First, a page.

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Effects of your Line
By Chad  Brauer

Fishing line is often looked upon as the gear that brings fish to the boat. It does, however, serve several other functions. A fisherman needs to consider the total effect of their fishing line before they spool it on their reel.

Your line has distinct effects on the characteristics of your bait. The diameter of your line will determine how deep moving baits such as crankbaits, jerkbaits, and spinnerbaits will go. It also effects how fast bottom bumping baits such as jigs and worms fall in the water column. For example, I use 10 lb Mustad Thor line on a Strike King Series 3 crankbait to target 8 feet of water, but if I spool up with 12 lb, my Series 3 will be running in the 6-7 foot zone. Or if I am casting a Strike King Pro Model jig along a rocky bank on 17 lb Thor, it will fall slower than if I were casting it on 12 lb. You can use these changes to adjust your presentation to fit the conditions you are facing.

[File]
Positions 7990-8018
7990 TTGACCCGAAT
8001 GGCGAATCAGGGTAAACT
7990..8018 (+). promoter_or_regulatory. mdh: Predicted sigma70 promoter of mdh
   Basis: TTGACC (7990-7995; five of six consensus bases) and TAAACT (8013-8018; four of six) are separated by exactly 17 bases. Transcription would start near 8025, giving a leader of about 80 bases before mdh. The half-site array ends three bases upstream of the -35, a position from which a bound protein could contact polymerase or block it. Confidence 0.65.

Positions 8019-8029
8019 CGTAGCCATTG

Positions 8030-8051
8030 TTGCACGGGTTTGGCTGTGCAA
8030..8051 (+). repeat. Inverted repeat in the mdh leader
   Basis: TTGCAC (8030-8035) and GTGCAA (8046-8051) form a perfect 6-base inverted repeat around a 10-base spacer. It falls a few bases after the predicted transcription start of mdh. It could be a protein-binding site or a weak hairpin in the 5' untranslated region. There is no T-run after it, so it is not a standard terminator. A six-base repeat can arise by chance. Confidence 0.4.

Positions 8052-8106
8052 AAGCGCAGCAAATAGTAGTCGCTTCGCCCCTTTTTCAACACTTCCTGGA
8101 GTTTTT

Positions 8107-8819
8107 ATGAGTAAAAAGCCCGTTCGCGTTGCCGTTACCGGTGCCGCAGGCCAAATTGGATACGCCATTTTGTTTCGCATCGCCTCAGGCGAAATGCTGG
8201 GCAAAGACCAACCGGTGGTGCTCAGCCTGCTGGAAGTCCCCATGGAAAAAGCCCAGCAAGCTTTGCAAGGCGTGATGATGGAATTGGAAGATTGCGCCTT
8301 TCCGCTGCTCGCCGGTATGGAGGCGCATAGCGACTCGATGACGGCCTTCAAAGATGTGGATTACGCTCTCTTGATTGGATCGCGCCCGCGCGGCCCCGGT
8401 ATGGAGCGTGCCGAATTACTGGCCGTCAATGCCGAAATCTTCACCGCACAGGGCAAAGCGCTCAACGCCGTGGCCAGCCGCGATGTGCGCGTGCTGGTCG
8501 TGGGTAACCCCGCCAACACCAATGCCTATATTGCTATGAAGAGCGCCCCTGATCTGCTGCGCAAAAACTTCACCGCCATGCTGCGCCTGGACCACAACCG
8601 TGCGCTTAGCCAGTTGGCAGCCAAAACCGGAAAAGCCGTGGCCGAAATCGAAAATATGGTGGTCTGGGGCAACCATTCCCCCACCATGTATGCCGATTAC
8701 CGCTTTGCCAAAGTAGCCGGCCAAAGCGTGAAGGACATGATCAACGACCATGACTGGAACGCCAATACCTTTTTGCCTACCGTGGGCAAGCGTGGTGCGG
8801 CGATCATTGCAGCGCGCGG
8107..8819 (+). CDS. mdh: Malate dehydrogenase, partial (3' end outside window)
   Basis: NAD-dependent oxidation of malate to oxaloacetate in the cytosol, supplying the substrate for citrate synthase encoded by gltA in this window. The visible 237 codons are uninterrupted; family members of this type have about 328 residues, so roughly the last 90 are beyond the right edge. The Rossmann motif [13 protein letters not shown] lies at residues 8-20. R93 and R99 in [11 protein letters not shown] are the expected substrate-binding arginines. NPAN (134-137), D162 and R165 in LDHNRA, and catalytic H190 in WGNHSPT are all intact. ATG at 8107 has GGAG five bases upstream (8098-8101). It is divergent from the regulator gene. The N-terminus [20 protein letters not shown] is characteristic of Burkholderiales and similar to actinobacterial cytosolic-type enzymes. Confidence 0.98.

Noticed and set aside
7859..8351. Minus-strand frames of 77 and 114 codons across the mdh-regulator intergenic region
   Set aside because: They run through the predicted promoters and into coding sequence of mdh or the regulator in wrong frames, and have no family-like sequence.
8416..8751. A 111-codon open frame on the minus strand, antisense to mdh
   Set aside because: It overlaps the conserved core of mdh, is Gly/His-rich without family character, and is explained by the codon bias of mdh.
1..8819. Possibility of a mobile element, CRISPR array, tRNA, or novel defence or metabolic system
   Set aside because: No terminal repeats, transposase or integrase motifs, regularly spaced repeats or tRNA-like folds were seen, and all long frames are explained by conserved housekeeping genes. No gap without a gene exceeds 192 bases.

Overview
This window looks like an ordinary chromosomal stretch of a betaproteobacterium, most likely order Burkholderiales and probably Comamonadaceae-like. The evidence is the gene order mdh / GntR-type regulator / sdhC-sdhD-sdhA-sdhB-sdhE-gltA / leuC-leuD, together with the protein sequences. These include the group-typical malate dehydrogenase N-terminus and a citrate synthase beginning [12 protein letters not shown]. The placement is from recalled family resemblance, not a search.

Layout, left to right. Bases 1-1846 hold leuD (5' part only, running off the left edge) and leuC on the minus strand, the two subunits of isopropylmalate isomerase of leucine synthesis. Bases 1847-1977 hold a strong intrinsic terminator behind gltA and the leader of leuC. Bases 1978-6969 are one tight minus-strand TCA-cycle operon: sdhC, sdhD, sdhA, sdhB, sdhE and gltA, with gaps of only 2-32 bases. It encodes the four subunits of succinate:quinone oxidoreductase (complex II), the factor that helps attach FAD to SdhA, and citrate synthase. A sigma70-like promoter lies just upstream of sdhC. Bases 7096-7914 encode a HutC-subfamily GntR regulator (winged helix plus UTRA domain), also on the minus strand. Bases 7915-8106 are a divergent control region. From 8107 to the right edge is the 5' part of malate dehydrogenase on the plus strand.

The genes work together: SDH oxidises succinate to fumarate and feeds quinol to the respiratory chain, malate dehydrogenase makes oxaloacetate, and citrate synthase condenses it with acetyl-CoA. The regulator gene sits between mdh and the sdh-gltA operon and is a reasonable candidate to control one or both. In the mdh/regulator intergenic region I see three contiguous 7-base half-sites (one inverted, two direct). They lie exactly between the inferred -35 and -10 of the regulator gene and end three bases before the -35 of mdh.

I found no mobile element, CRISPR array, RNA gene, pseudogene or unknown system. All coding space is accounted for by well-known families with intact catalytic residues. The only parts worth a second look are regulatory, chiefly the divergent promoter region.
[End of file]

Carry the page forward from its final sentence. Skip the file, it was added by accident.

Lighter line also casts farther than heavier, especially with lighter baits. In clear water conditions, this may be very important. It may require a long cast to get to fish so that they are not spooked by your presence. This can also help on lakes that get a lot of fishing pressure. These bass can be spooky, and the farther you are from them, the more likely they will be to bite.

Do not discount the importance that line plays in the presentation of your bait. Line is not just a connection between you and your lure. I always give this great consideration when I spool up.








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